Volume 11, Issue 2
Green Chemistry for Environmental Sustainability Subject area Green chemistry, Environmental chemistry, Sustainability Description This is a research monograph into the various branches of green chemistry, with particular emphasis on reaction processes for technological utility, with some chapters devoted to environmental polices, models and ethics. Authors Edited by Sanjay Kumar Sharma and Ackmez Mudhoo Publisher/Supplier CRC Press (Taylor & Francis Group) <www.crcpress.com> Date/Edition 2010/1st edition ISBN 978-1-4398-2473-3 Level Undergraduate, postgraduate Price £99.00
Over the last 15 years, the Summary Review environment has become a major focus for physical scientists offering ‘green’ and range: * poor to ***** good socially-responsible solutions Academic content ** for a plethora of areas, notably Usefulness to student ** the clean and efficient production of fine chemicals Usefulness to teacher *** required for modern society, Meets objectives *** with a minimisation or Accuracy *** elimination of the resulting industrial waste. One may be thus be forgiven for expecting that electrochemical methods should feature in a book on Green Chemistry for Environmental Sustainability, noting that electrolysis, conventionally undertaken with non-thermal activation can use clean (minimum reagent, and therefore intrinsically ‘environmentally-friendly’) conditions, that are chemically-mild (owing to activation via electron transfer at ambient temperatures). Disappointingly, this important and economically-valuable extensive research area is barely mentioned within this book. Nevertheless, the editors have sought to examine other aspects of green chemical research. The book commences with an overview of research within green chemistry and highlights the usual areas (biomaterials, bioenergy, catalysis, ‘green’ solvents, efficient chemical synthesis and activated processes via microwaves and ultrasound). The book then moves into an exploration of selected areas of research in these topics. For example, chapter 2 is concerned with the use of aliphatic nitrocompounds to as building blocks, whilst chapter 3 examines the use of various materials derived from plants and animals as chelators for a variety of toxic metals. Rarely is the structure of these materials related to the observed ion-uptake, which is perhaps the biggest disappointment of this chapter. Chapter 4 then shifts to modifying polymers with enzymes. These topics are not very well woven together so that the reader is left wondering whether the entire book flits from one subject to the other. After a brief fray into the ethics of green chemistry, the focus is shifted to the important topic of remediation of arsenic by plants. This is followed by an examination of the influence of nitrates from fertilisers on the antioxidant systems for red blood cells in infants. Although a selected topic, the reader is able then to learn about microwave-assisted organic chemistry, which focuses first on reactor design and then several interesting chemical processes. This highly interesting chapter is followed by a chapter that examines the use of composting for bioremediation of hazardous chemicals including PAHs, PCBs and phenols. The emphasis is primarily on what has been undertaken, rather than to provide insight into the biochemical pathways within the responsible bacteria colonies. The next chapter then returns to policy, with an examination of promotional green policies in Europe, with due attention given to the REACH programme.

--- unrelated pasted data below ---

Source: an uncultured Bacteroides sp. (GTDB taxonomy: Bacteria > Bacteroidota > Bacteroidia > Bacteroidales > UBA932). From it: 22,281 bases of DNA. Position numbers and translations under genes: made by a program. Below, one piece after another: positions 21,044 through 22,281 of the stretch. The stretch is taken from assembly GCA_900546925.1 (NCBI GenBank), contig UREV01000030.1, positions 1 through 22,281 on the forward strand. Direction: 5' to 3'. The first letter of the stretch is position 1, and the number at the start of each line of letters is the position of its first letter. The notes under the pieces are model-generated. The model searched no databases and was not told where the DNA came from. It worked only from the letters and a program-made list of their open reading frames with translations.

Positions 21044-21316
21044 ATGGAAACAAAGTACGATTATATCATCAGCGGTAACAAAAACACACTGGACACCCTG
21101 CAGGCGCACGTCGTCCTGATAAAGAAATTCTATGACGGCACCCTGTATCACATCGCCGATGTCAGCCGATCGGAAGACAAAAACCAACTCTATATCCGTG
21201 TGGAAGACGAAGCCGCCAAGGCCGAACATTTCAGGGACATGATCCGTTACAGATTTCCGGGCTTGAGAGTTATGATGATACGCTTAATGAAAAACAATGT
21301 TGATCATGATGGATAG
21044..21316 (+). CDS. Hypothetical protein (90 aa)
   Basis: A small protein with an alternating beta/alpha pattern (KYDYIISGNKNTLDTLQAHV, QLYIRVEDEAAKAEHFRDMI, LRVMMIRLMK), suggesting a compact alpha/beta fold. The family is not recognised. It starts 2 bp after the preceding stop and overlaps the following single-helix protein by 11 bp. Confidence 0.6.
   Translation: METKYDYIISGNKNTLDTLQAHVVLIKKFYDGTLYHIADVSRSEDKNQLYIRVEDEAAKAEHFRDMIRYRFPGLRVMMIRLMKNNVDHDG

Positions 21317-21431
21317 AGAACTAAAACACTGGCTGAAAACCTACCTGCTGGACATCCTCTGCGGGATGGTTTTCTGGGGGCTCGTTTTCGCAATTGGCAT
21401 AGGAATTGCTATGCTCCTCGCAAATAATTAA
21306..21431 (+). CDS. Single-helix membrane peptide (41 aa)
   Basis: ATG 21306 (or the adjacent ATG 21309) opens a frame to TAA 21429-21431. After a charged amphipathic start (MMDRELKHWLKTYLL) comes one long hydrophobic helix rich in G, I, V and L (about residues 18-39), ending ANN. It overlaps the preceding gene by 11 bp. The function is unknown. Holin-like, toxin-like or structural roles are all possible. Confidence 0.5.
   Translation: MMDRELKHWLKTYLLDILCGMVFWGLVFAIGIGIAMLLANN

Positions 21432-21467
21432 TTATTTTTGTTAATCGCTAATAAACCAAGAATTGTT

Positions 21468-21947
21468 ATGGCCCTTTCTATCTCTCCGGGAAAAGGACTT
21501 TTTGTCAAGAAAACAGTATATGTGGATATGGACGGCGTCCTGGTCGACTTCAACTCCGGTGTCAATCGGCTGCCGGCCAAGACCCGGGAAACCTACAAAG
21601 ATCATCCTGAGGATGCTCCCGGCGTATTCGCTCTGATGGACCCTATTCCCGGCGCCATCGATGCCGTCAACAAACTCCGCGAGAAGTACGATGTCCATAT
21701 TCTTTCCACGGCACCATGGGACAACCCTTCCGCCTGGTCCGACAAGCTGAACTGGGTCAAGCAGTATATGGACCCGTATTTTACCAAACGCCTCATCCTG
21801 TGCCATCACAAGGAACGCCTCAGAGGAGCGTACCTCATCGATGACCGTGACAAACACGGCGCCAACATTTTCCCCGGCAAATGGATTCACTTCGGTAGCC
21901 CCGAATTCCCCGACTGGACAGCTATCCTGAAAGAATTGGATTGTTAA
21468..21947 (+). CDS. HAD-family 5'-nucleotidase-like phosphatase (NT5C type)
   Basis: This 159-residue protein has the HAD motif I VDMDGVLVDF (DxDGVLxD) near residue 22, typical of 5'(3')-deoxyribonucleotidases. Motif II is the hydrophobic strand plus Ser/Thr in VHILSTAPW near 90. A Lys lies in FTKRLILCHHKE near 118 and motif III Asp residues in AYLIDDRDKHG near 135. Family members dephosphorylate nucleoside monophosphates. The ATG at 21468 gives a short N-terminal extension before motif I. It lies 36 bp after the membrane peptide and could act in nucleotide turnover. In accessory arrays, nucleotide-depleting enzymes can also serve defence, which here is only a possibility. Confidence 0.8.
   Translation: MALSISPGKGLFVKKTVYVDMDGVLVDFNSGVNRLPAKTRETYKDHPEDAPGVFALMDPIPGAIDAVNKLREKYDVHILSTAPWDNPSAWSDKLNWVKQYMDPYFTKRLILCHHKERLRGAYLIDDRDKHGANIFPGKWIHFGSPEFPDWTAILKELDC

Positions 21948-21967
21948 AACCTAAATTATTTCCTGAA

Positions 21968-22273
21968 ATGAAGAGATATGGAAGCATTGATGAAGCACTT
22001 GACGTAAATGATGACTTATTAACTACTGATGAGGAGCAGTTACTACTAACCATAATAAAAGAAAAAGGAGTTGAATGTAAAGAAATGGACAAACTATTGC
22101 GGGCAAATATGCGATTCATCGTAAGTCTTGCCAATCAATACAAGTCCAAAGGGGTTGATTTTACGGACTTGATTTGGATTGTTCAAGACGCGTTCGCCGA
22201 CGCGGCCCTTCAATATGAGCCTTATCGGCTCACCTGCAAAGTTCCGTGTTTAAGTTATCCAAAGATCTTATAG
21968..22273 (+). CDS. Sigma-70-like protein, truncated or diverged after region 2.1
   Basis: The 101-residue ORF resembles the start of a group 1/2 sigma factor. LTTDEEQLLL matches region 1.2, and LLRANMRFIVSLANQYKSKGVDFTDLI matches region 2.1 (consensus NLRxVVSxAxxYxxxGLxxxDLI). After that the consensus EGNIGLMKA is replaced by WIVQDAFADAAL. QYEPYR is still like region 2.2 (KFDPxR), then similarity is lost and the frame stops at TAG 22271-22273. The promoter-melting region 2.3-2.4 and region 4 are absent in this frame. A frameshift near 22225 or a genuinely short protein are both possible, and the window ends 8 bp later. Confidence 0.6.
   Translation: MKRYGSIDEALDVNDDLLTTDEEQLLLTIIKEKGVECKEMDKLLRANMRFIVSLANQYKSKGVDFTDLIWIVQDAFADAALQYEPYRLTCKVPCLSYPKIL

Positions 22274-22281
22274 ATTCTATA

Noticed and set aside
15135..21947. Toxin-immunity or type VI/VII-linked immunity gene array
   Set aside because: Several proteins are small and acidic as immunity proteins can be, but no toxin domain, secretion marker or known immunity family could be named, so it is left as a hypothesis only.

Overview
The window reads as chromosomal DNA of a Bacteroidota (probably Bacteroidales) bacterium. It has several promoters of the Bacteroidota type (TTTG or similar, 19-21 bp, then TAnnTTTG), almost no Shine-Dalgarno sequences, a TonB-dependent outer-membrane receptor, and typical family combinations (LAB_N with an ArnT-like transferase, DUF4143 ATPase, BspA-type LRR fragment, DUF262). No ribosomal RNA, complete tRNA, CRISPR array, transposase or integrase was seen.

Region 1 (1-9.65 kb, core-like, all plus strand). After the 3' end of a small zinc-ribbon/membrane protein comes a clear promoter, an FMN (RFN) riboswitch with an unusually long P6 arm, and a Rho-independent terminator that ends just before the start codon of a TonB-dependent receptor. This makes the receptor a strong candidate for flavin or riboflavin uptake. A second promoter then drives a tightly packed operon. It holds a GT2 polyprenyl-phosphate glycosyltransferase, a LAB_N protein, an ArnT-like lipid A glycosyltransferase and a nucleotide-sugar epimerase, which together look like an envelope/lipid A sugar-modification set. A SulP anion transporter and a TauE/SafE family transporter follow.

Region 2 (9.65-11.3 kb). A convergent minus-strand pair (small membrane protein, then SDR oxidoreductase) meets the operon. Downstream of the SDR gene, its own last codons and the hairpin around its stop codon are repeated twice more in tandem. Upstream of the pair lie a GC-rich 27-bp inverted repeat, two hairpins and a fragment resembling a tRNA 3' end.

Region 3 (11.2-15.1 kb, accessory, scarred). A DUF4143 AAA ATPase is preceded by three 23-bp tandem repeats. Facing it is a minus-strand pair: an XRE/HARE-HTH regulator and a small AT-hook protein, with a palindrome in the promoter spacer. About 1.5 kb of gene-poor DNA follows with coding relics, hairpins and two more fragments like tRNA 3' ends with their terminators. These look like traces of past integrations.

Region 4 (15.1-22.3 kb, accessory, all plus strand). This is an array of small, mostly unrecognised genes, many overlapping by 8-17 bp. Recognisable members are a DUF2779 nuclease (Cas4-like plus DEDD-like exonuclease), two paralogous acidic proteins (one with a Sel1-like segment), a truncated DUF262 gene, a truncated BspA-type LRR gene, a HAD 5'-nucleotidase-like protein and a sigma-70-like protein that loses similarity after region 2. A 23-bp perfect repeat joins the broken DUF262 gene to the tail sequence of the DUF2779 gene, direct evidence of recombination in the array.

Jay Wadhawan Department of Chemistry University of Hull Hull HU6 7RX November 2010
After a brief chapter on the use of simulations tools to examine public health protection, which sees a mention of the one-dimensional convective-diffusion equation that electrochemists enjoy seeing, but the reader is given no boundary conditions for its solution, let alone an outcome! This is followed by a good chapter which explores the use of green solvents (polyethylene glycol, surfactants, ionic liquids and supercritical fluids) for chromatography eluents.
Continued on page 18
Green Chemistry for Environmental Sustainability From the publisher...
Green Chemistry for Environmental Sustainability Edited by Sanjay Kumar Sharma and Ackmez Mudhoo Eminent international experts present research on and the application of green chemistry and engineering in addressing current issues of an environmental and social nature. They cover sustainable development and environmental sustainability with chapters on green chemistry and engineering research, the design and synthesis of environmentally benign chemical processes, green approaches to minimize and/or remediate environmental pollution, the development of biomaterials, biofuel, and bioenergy production, biocatalysis, and policies and ethics in green chemistry. The book also explores economics, environmentally benign technologies for greener processes, computational methods and modeling, and green approaches to minimize air and water.
978-1-4398-2473-3 450pp 2010 £99.00 Continued from page 17 The final quarter of the book focuses on biorenewable systems, with chapter 14 concerned with ultrasound applications, chapter 15 usefully looking at microbes as ‘nanofactories’ for the production of nanoparticles, chapter 16 on methods used by plants for selenium biofortification, with the book concluding with an excellent chapter on the use of biocatalysis for transformations of the nitrile functionality.
All in all, this is an interesting book. I do not think it has been edited to afford a particularly fluid read, but there are several useful and enjoyable chapters contained within it. I have been disappointed by the editors not taking an holistic approach to the subject, but the editors’ approach has been ‘...to be a work that encompassed some of the various relevant aspects linked [to green chemistry] and linking green chemistry practise to environmental sustainability.’